Selected oilsands projects may avoid new environmental assessment rules

In situ production is one of the two ways of extracting bitumen from the oilsands in Alberta

Oilsands projects that use steam to release bitumen from deep underground will likely get a pass from new federal environmental assessment rules — but Ottawa is still considering how to deal with those that use solvents instead of water.

Environment Minister Catherine McKenna introduced the new Impact Assessment Act in February in hopes of giving more credibility to the federal environment review process. It sets new timelines for reviews, eases restrictions on participants, adds transparency to the science behind decisions and requires assessments to account for social, health, economic and climate change impacts.

In addition to the legislation, the government also sets regulations that determine what types of projects will be covered by the new act — and environment groups are furious that so-called “in situ” oilsands projects are not on the draft project list.

“We see that as a federal abdication of responsibility,” said Patrick DeRochie, climate and energy program manager at Environmental Defence.

In situ production is one of the two ways of extracting bitumen from the oilsands in Alberta. Pit mining is used for deposits near the surface, but about 80 per cent of oilsands reserves are too far beneath the surface to allow for pit mining.

That’s when steam is injected deep into the ground to liquefy the bitumen, allowing it to be pumped to the surface — a process that requires a lot of energy, resulting in heavy greenhouse gas emissions.

Under Ottawa’s new legislation, projects can only trigger a federal assessment if they could have an impact on areas that fall under federal jurisdiction, which include emissions, as well as fisheries, species at risk and Indigenous rights.

The government says while in situ projects can fall under Ottawa’s jurisdiction because of their potential impact on emissions, they can be exempted when already subject to emissions rules — such as in Alberta, which is planning a hard cap on oilsands emissions at 100 million tonnes.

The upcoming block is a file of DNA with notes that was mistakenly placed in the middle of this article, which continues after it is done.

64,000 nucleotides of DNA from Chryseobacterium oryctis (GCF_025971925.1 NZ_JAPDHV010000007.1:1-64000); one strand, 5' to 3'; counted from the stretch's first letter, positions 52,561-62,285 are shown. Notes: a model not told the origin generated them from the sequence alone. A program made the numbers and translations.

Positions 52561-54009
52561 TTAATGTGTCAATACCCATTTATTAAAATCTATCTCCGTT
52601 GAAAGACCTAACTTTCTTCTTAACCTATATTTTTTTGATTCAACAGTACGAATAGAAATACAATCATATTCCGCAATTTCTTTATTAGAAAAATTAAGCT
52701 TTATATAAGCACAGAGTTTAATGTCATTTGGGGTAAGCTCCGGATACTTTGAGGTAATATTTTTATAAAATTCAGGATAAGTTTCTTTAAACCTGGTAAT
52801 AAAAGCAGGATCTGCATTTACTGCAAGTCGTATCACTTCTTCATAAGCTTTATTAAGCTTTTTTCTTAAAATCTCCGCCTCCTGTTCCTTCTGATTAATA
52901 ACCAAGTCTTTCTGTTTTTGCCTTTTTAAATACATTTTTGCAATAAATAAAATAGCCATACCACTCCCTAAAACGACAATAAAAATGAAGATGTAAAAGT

READ MORE: B.C. seeks court ruling on new pipeline regulations

READ MORE: Oil-by-rail traffic rises as B.C. battles over Trans Mountain pipeline

If the only area of federal concern for a particular project is climate, and that provincial laws exist to address that concern, it only makes sense to exempt those projects, said a government official familiar with the measures.

There’s a wrinkle, however: new in situ technology is emerging that uses solvents instead of steam, requiring less energy and resulting in fewer emissions, but posing different environmental risks that might fall under federal jurisdiction — fisheries, migratory birds, or Indigenous rights, for instance.

“Those still need to be looked at,” said the official, speaking on condition of anonymity since a final decision hasn’t been made.

It’s a catch-22 of sorts: technology that allows in situ oilsands projects to avoid a federal impact study by lowering greenhouse gas emissions could end up triggering just such a review by running afoul of different environmental issues that are also Ottawa’s purview.

No matter, said DeRochie, who wants such projects reviewed federally, no matter what.

Alberta’s plan for a hard cap has yet to be introduced, and could easily be repealed by a future government once it is, he argued. And in situ projects can impact water, land use and species at risk, whether they use solvents or not, he added.